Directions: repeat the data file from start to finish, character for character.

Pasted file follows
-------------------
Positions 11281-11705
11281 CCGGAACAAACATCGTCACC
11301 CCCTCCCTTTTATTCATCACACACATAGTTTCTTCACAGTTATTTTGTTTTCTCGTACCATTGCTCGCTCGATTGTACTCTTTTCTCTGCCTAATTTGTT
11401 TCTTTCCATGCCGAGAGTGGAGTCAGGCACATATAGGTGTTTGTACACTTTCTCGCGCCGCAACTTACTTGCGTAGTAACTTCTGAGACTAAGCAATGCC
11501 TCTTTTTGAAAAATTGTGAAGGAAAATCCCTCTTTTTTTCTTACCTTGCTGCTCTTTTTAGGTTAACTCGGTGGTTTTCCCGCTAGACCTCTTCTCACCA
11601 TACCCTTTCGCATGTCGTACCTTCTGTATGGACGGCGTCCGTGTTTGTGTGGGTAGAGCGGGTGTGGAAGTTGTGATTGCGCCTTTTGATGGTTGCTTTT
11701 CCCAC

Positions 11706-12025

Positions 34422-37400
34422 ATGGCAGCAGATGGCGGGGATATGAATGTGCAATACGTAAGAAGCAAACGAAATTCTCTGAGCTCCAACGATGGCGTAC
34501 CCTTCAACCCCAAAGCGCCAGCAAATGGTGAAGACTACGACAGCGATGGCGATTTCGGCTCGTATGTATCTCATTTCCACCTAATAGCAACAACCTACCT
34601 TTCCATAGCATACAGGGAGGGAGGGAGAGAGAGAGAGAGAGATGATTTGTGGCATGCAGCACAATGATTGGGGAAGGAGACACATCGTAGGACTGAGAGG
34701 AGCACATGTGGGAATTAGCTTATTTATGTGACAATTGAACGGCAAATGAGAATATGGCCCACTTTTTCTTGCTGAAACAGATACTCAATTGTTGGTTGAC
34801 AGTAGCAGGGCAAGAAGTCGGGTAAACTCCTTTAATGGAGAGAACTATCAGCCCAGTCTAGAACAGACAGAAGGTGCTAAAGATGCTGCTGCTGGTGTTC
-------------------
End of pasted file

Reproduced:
Positions 11281-11705
11281 CCGGAACAAACATCGTCACC
11301 CCCTCCCTTTTATTCATCACACACATAGTTTCTTCACAGTTATTTTGTTTTCTCGTACCATTGCTCGCTCGATTGTACTCTTTTCTCTGCCTAATTTGTT
11401 TCTTTCCATGCCGAGAGTGGAGTCAGGCACATATAGGTGTTTGTACACTTTCTCGCGCCGCAACTTACTTGCGTAGTAACTTCTGAGACTAAGCAATGCC
11501 TCTTTTTGAAAAATTGTGAAGGAAAATCCCTCTTTTTTTCTTACCTTGCTGCTCTTTTTAGGTTAACTCGGTGGTTTTCCCGCTAGACCTCTTCTCACCA
11601 TACCCTTTCGCATGTCGTACCTTCTGTATGGACGGCGTCCGTGTTTGTGTGGGTAGAGCGGGTGTGGAAGTTGTGATTGCGCCTTTTGATGGTTGCTTTT
11701 CCCAC

Positions 11706-12025

Positions 34422-37400
34422 ATGGCAGCAGATGGCGGGGATATGAATGTGCAATACGTAAGAAGCAAACGAAATTCTCTGAGCTCCAACGATGGCGTAC
34501 CCTTCAACCCCAAAGCGCCAGCAAATGGTGAAGACTACGACAGCGATGGCGATTTCGGCTCGTATGTATCTCATTTCCACCTAATAGCAACAACCTACCT
34601 TTCCATAGCATACAGGGAGGGAGGGAGAGAGAGAGAGAGAGATGATTTGTGGCATGCAGCACAATGATTGGGGAAGGAGACACATCGTAGGACTGAGAGG
34701 AGCACATGTGGGAATTAGCTTATTTATGTGACAATTGAACGGCAAATGAGAATATGGCCCACTTTTTCTTGCTGAAACAGATACTCAATTGTTGGTTGAC
34801 AGTAGCAGGGCAAGAAGTCGGGTAAACTCCTTTAATGGAGAGAACTATCAGCCCAGTCTAGAACAGACAGAAGGTGCTAAAGATGCTGCTGCTGGTGTTC